Dear Michael and Caroline,
He’d gone to college in the 1920s, Baruch at CUNY on East 23rd Street, the first in his family to reach higher education, and then he got married in 1927, and soon the Great Depression hit, and he went around to businesses in the Bronx – dry cleaners, auto-repair shops, anything – offering to do the books.
He’d eventually done well, well enough to drive a Cadillac, belong to a country club in Westchester, travel to Europe and Asia with friends.
But he always wanted to do better and seemed occasionally disappointed in himself. One time he told me about a residential property he bought along with some partners in the 1950s. As it happens, it was the very apartment complex in Fair Lawn where my mother now lives.
“I sold it too soon,” he said. “I wanted fast money. If I had held onto it longer, I would be a millionaire now.”
So that’s how it went with my Poppa. He shared himself with me, his dreams, his life, his love. He gave me a glimpse of how a man should act, at the office, on the golf course, at home.
He also showed me, without ever saying as much, how much life could hurt you, how your wife could annoy you, how a client could cheat you. He took me to a deli for dinner once, and after we ate he lacked exact change at the cash register. “I’ll owe you the penny,” he said, but the cashier refused, and my grandfather, scowling, said, “I’ll remember that.”
He usually wore a frown, the result of a mouth that naturally turned down at the sides. He had a jaw like a bulldog – see our photos of him – and a chest thicker with hair than any you ever saw, and he could whack a golf ball 200 yards, and talked in a deep, gruff voice, and now he was dying of lung cancer and I’d never lost anyone I loved before.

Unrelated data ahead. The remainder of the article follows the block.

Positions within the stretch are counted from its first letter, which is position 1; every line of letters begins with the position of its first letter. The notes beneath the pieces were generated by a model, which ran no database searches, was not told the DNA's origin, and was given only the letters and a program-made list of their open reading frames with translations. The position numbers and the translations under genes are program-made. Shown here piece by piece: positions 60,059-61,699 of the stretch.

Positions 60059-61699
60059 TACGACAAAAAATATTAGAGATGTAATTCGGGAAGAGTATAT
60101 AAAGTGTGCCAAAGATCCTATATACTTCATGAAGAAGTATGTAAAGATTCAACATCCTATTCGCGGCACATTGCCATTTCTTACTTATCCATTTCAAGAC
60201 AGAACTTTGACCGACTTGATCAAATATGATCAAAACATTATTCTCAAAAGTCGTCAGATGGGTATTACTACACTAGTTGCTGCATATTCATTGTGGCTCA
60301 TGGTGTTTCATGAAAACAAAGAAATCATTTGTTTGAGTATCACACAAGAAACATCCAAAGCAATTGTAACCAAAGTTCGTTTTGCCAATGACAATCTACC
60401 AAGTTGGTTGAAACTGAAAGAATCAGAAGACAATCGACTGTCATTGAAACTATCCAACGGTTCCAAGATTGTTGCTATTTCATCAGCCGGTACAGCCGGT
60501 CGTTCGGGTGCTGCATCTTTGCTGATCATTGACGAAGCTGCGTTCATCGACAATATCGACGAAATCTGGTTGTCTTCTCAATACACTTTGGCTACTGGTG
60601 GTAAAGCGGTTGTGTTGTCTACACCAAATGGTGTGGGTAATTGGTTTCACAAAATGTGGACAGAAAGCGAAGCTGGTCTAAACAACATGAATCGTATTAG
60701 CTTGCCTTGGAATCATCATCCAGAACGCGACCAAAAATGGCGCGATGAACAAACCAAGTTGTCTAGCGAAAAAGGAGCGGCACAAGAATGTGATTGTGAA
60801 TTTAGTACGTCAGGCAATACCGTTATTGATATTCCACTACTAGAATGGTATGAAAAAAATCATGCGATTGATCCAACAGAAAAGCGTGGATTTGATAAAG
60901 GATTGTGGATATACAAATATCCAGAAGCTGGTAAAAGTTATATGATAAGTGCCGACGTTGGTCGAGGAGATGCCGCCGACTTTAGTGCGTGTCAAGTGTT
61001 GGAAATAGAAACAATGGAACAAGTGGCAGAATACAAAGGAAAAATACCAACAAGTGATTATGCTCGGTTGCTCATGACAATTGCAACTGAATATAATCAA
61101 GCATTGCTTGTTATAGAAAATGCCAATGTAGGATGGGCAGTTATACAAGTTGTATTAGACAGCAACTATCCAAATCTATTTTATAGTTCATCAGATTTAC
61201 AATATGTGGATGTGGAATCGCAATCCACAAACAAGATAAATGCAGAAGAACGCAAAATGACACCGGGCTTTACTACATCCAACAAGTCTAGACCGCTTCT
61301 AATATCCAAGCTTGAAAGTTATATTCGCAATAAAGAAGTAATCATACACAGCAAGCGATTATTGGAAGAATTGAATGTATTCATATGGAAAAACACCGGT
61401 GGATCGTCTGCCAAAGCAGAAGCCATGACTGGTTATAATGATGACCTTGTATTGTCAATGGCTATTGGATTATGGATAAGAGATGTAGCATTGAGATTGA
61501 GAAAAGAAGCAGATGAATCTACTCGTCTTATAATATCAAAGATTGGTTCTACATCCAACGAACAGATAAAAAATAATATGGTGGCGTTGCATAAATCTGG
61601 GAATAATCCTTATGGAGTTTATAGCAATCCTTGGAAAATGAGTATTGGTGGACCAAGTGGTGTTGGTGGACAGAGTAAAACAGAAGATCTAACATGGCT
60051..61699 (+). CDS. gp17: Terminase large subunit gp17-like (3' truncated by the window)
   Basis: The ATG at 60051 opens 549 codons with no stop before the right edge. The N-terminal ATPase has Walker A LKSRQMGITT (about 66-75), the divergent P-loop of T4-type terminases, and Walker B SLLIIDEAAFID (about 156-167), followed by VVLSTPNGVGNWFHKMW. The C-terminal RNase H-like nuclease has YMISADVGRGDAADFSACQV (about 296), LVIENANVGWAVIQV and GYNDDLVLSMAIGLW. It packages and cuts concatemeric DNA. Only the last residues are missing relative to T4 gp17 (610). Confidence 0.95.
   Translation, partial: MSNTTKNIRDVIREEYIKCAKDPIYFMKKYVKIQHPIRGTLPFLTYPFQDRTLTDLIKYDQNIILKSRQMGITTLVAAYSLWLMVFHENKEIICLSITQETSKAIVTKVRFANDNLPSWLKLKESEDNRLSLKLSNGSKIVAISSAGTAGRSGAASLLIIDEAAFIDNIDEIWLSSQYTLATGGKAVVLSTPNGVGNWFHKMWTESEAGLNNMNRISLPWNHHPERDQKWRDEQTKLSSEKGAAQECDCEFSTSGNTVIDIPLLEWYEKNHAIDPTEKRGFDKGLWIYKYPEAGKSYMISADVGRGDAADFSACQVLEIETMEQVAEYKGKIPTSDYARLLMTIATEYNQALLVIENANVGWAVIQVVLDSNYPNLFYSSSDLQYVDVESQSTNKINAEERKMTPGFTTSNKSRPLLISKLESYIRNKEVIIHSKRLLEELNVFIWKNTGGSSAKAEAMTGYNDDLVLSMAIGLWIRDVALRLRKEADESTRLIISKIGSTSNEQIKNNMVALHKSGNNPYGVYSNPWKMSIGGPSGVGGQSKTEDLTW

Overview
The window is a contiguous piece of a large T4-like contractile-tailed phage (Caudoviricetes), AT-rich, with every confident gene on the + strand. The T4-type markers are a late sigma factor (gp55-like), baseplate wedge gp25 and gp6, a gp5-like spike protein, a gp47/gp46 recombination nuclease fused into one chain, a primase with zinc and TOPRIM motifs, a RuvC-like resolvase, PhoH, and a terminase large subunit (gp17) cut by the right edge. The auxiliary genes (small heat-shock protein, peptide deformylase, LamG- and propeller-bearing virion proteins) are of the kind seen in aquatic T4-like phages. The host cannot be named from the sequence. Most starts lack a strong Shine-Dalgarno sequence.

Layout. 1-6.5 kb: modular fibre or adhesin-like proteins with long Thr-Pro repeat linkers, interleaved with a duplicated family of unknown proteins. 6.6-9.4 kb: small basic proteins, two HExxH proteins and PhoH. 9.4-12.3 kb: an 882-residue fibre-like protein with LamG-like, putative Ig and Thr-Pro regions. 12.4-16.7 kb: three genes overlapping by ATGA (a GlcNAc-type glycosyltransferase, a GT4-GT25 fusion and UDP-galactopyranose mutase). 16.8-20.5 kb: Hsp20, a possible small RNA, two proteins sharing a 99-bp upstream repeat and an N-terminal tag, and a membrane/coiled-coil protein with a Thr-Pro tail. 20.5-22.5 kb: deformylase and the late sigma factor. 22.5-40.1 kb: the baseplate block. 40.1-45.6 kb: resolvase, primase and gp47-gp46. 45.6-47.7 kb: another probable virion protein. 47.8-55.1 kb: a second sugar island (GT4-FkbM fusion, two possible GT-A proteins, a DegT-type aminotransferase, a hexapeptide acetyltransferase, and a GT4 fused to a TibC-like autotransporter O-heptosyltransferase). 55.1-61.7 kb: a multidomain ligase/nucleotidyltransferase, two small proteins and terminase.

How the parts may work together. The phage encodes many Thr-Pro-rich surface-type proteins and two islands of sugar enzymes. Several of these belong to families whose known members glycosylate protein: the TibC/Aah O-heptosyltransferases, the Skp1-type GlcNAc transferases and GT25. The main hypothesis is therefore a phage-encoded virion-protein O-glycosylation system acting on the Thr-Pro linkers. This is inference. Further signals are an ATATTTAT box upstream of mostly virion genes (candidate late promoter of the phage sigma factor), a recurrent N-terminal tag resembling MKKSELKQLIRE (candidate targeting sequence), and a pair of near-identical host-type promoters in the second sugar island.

One night I saw the frown erased from his face. My Uncle Leonard held a 65th birthday party for him, and my grandfather had more than a few drinks. His face grew red from all the scotch, and he laughed more than I ever saw him laugh and, surrounded mostly by friends but also family, he broke into song, “The Man On The Flying Trapeze.” The only lyric I caught was, “He flies through the air with his balls hanging bare.”
It had to be the happiest I ever saw him, and it made me happy to see him so happy, even if he had to get drunk to get there.
Weeks before he went into Mount Sinai, I visited him at home. The doctors had already diagnosed his cancer and I had no idea what would happen or how bad it might be.
“So did you hear about the Mets today?” I asked.
We had always talked baseball, he and I, which teams won and who hit a home run.
“Ah,” he said, and waved his hand dismissively, a clearcut signal of resignation, maybe even disgust. It was then that I knew he might be far gone. If he had given up on baseball, he had given up on living.
And now a nurse came into his hospital room to say he had to go for tests and my grandfather said why more tests. He rolled over onto a gurney as instructed and the nurse wheeled him into an elevator and I went with him.
My grandfather – whose father was an illiterate peasant but who himself had sent his son to Yale Law school and bought his daughter a $21,000 house in 1954 and who could whack a golf ball 200 yards – then let out a wail, a wail keening and high-pitched and piercing, wailing his guts out, raging against the dying of the light. He could see the end coming now, just as I had when he stopped caring about baseball. I’ll never forget how that wail sounded, and I never should.
And after he died, weeks or months later, I wrote him a poem, called “Letter to Poppa,” imagining a conversation with him in heaven. And now he lives on in my heart, and in my son, who carries his name, “Benjamin.”
Nobody we remember with love ever really dies.